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Nuts and Bolts: Storefront Design

April 27, 2011

Why is the design of your storefront so important? Isn’t it just an extension of your artistic creativity, a way to further impress the beauty of your personal aesthetic on an audience of onlookers?

Um… no, not quite.

You see, those artists who do custom requests already know something you may not – a lot of shoppers don’t understand that Greeting Card Universe is composed of individual artists. No matter how many different styles of card they’re looking at, they believe it’s all just GCU itself. And that’s why I’m passing this tip along to you.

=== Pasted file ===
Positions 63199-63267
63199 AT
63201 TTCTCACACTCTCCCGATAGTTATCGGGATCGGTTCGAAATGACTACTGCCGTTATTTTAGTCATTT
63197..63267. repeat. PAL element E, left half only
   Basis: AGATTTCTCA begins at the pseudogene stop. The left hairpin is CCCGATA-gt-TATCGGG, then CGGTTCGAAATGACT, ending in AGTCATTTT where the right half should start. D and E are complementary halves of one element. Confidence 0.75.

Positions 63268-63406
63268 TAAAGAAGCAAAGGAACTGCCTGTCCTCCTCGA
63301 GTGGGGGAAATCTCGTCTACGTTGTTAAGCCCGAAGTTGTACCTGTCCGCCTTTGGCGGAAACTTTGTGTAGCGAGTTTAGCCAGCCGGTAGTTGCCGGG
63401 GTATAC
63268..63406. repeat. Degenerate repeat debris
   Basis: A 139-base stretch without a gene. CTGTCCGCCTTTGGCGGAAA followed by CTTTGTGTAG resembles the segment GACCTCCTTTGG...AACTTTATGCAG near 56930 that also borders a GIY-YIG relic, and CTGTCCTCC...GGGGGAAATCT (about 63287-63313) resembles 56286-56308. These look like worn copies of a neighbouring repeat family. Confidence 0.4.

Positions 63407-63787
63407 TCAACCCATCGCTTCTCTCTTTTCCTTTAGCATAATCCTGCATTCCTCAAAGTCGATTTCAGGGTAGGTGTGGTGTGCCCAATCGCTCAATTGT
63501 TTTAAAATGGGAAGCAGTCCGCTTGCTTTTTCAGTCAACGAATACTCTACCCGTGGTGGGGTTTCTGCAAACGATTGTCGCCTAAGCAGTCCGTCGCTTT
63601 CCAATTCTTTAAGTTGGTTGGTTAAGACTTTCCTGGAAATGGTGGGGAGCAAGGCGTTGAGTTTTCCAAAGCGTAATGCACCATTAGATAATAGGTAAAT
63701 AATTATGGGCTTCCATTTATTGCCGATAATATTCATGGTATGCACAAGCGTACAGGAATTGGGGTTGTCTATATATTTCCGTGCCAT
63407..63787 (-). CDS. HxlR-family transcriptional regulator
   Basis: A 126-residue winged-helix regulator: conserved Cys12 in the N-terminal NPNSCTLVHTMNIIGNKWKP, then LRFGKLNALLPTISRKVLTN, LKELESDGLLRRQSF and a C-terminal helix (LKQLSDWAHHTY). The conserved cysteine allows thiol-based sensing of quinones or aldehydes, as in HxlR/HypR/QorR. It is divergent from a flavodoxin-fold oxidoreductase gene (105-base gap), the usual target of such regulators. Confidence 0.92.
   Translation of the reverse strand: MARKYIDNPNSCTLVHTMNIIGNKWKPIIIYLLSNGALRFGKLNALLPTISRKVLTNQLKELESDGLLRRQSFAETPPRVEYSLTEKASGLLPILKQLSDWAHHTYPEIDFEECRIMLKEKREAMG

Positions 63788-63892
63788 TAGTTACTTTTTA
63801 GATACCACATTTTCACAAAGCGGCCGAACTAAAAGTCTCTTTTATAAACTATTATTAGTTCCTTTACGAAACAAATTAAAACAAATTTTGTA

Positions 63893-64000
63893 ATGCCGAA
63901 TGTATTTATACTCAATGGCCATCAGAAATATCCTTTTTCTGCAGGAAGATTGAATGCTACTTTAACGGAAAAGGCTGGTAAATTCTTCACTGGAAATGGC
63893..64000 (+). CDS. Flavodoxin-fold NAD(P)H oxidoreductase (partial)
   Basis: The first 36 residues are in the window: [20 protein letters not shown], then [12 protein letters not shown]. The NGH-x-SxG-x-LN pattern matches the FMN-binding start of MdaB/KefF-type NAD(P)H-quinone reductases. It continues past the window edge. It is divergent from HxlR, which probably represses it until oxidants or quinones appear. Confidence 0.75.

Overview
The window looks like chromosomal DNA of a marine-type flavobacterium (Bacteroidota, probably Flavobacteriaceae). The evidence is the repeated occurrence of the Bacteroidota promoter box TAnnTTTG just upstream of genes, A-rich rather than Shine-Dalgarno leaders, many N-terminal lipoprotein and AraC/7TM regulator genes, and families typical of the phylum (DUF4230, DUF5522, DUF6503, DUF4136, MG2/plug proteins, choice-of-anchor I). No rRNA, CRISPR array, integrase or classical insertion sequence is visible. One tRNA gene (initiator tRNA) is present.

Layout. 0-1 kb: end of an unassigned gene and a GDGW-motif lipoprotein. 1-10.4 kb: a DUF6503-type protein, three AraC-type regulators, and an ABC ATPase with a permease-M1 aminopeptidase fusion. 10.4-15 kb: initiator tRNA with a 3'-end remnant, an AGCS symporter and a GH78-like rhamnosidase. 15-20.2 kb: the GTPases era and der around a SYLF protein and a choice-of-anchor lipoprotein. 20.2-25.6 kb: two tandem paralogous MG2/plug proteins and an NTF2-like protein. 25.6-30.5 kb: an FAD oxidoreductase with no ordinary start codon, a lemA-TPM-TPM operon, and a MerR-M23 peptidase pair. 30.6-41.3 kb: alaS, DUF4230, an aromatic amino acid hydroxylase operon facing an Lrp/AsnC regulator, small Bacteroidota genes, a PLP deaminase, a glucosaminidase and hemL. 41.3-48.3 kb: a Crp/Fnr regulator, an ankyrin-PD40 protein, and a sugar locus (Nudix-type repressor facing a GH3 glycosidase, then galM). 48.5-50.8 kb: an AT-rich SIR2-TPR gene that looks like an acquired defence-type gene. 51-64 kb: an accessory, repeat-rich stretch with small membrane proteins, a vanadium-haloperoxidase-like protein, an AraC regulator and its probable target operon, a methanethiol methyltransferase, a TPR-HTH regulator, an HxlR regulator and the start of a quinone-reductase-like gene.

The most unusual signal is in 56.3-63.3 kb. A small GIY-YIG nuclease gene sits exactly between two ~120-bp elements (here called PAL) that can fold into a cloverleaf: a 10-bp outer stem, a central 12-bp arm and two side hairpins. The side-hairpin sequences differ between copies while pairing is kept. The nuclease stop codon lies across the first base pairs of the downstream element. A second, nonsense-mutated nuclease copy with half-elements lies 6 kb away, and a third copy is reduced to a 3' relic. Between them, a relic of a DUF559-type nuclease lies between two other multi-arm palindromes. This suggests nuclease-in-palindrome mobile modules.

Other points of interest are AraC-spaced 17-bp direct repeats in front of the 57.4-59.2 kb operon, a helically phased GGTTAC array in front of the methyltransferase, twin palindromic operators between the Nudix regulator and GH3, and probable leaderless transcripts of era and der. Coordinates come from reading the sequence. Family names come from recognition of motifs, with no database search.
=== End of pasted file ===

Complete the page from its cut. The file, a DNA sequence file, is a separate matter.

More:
How to put this delicately… let me begin by saying I’m not pointing fingers here, and no names will be brought up, so don’t take anything personally. I’m just stating a fact: some artists go too far when customizing their storefronts. Dark blue or purple background with red text; badly designed, wrong size or distorted banner; an artist profile that’s either the size of War and Peace or full of spelling and grammar errors or both; HTML or Javascript like, God help us, Midi music. That’s what I’m talking about. See my hand? No pointed fingers.

So what? Who cares if another artist chooses to represent themselves that way? Why should you care about another artist’s errors or poor judgment?Β  BECAUSE if a shopper happens to run across such a storefront, they’ll USE THAT STORE’S APPEARANCE TO JUDGE THE REST OF GCU… that includes me, you, and everybody else. Remember, many shoppers don’t understand we’re individuals. If they come onto a GCU page from an outside search (which happens often), then the first store they light upon is the one they think represents ALL of GCU.